While the US is taking steps to counter ransomware by offering rewards, consolidating resources, and forming task forces, evidence shows that the same threat grows more pertinent in India.
The US Cybersecurity and Infrastructure Security Agency (CISA) is collaborating with tech giants such as Amazon, Google, and Microsoft to fight ransomware and defend cloud computing systems from hackers, according to a report by The Wall Street Journal.
As per CISA, the tech giants are among the firms that have signed on to be a part of the Joint Cyber Defense Collaborative which intends to combine government and private skills and resources to fight hackers.
Why it matters? Ransomware is a programme that hackers use to hold digital information hostage. According to a Datto Inc. report, ransomware remains the most prominent malware threat in the USA with over 4,000 ransomware cases being reported daily. The country also witnessed the biggest global ransomware attack when an American-based IT firm called Kaseya was attacked last month which affected hundreds of businesses. Following this, US President Joe Biden had expressed concerns over the rising number of cyberthreats, including ransomware attacks. According to a cybersecurity firm called SophosLab, India also tops the list of countries most affected by ransomware attacks.
Other measures taken by US to prevent cyberattacks
According to a report by Forbes, the Biden administration announced a slew of measures that is going to be implemented in order to combat cyberattacks in the USA. A few of them are listed below:
- Rewards Programme: As a part of the Justice Department’s Rewards for Justice programme, a reward of up to $10 million is being offered if someone provides any information that leads to the identification or location of anyone who is a part of cyberattacks including ransomware attacks against US critical infrastructure.
- Ransomware Resources: StopRansomware is a new website that consolidates ransomware resources from all federal agencies. It also provides a set of guidelines on how to report on attacks and consolidates the latest ransomware-related alerts and threats from all participating agencies. The website includes resources and contents from CISA, U.S. Secret Service, FBI, National Institute of Standards and Technology, among others.
- Anti-Money Laundering: The Treasury Department’s Financial Crimes Enforcement Network intends to work with technology firms to prevent money laundering and rapid tracing of ransomware proceeds. It has also announced that it plans to host a second FinCEN exchange in August and discuss ways to combat increasingly sophisticated cyber and ransomware attacks.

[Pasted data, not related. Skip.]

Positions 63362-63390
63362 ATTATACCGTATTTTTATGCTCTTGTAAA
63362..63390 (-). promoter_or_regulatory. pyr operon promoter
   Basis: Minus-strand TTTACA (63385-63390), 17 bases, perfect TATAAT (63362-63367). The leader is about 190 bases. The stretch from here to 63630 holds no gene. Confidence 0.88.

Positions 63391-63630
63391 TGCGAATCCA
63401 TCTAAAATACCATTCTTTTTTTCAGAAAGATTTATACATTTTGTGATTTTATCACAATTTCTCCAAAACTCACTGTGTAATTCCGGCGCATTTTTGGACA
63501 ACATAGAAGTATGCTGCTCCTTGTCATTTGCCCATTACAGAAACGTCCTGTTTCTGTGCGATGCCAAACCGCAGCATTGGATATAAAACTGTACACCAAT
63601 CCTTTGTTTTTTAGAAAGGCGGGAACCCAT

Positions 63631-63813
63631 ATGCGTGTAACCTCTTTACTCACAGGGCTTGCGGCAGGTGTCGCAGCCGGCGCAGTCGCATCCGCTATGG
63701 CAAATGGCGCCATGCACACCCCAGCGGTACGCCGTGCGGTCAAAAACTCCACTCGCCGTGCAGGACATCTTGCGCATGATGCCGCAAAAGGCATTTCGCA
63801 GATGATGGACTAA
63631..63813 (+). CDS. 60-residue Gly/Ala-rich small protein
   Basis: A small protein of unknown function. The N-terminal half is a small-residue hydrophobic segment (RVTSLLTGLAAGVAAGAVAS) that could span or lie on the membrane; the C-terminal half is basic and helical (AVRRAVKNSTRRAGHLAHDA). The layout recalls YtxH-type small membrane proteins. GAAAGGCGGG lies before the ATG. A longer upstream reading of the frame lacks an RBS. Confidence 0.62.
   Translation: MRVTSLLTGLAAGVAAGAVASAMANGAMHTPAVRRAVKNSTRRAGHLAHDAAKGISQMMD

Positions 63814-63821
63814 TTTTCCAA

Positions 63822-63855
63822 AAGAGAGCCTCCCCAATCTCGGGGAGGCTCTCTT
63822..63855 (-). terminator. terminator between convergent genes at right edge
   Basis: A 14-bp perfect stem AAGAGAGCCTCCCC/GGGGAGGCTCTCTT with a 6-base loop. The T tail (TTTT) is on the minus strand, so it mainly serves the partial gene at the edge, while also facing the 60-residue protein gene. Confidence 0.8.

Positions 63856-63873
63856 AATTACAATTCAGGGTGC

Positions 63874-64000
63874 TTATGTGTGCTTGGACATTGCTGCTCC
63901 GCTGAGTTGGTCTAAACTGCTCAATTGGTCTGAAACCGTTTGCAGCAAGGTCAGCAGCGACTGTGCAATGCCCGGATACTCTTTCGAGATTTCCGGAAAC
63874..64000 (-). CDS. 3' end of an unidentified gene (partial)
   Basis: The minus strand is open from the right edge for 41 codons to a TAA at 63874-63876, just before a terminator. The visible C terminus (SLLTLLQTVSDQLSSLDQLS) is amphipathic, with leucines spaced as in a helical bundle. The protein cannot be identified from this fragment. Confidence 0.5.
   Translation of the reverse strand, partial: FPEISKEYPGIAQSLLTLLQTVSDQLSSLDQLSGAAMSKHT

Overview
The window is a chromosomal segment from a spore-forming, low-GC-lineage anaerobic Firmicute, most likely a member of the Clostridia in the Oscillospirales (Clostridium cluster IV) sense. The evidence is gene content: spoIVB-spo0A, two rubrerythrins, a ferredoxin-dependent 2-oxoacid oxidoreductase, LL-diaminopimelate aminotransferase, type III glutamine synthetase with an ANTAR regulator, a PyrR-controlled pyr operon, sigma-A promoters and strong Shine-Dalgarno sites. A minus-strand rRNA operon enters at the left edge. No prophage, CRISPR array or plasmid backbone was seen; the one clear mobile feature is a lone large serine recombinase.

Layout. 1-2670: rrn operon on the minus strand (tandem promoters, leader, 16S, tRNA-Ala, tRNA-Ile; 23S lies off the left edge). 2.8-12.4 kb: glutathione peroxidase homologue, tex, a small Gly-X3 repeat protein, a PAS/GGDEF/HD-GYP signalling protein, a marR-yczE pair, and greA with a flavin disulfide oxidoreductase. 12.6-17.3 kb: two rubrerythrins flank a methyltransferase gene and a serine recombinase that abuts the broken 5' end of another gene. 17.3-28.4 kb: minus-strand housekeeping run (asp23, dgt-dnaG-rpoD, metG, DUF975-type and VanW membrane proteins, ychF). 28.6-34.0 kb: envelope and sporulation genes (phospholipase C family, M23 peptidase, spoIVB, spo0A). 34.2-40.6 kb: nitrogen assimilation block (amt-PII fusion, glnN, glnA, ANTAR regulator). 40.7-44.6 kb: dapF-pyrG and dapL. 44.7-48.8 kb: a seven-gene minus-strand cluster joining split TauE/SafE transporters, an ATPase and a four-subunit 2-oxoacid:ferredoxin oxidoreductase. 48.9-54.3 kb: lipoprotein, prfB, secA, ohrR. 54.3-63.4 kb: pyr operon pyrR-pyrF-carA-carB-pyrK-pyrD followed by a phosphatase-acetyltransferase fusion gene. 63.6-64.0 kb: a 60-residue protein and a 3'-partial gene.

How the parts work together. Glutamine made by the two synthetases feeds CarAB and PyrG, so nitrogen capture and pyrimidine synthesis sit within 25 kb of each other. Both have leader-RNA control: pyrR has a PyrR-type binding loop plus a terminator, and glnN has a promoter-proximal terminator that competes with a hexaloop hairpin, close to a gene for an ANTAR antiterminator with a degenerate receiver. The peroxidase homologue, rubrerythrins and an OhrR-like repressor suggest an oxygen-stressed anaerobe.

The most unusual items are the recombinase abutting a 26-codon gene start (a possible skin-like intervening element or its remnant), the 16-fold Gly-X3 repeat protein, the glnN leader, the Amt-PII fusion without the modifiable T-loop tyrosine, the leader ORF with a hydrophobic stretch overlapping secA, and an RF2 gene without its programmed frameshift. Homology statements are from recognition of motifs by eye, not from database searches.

- Task Force: The White House had set up an interagency task force back in April as per Biden’s directive, and it has made progress in identifying and coordinating action on a range of issues regarding ransomware.
2021 is going to be the year of ransomware: Lt. General (Dr.) Rajesh Pant
Ransomware should be a cause of concern in India as well, according to cybersecurity firms and experts. The findings of a report by cybersecurity firm Checkpoint Research revealed that India faces 213 weekly ransomware attacks per organisation – up by 17 percent since the beginning 2021.
Similar views were reciprocated by Lt. General (Dr.) Rajesh Pant, National Cybersecurity Coordinator, Government of India in his keynote address at an online discussion held by MediaNama in partnership with the CyberPeace Institute on July 28, 2021. Highlighting the challenges that ransomware attacks pose, Pant said that 2020 was the year of phishing whereas 2021 is going to be the year of ransomware.
A few key takeaways on the issue of ransomware from the online discussion:
- There are two types of ransomware: data encryption and data extortion. Data encryption involves paying the ransomware attackers in bitcoins when your data is encrypted in order to obtain its decryption key. Data extortion involves that they take victims’ data and threaten to share it publicly unless a payment is made to them.
- India witnessed a 37% increase in cyber-attacks between November and December 2020, of which ransomware attacks showed the biggest increase. Healthcare was the worst affected which witnessed an increase of 22% in cyber-attacks in the same period.
- Ransomware gangs took advantage of the Covid-19 pandemic and infected hospitals when the hospital staff was least prepared. As a result, critical processes in the healthcare industry slowed down and healthcare workers had to resort to using pen and paper. Checkpoint Researchers have revealed that ransomware strains called Ryuk and REvil have dominated the threat landscape.
- Cyber insurance to cover ransomware is a tricky solution to the problem. It’s a way of financing criminality and contributes to the phenomenon of higher ransom – sometimes criminals may select their target based on the fact that victims have insurance and would be willing to pay the ransom. Thus, creating a vicious circle. Certain countries have also made it illegal to pay the ransom.
- Indian Businesses Top Victims Of Ransomware Attacks, 67% Were Hit: Report
- 37 Incidents Of Ransomware Attacks Reported In India Till June 2017: CERT-In
- WannaCry Ransomware: Few Incidents Reported On Monday, As Many Continue To Be Vulnerable
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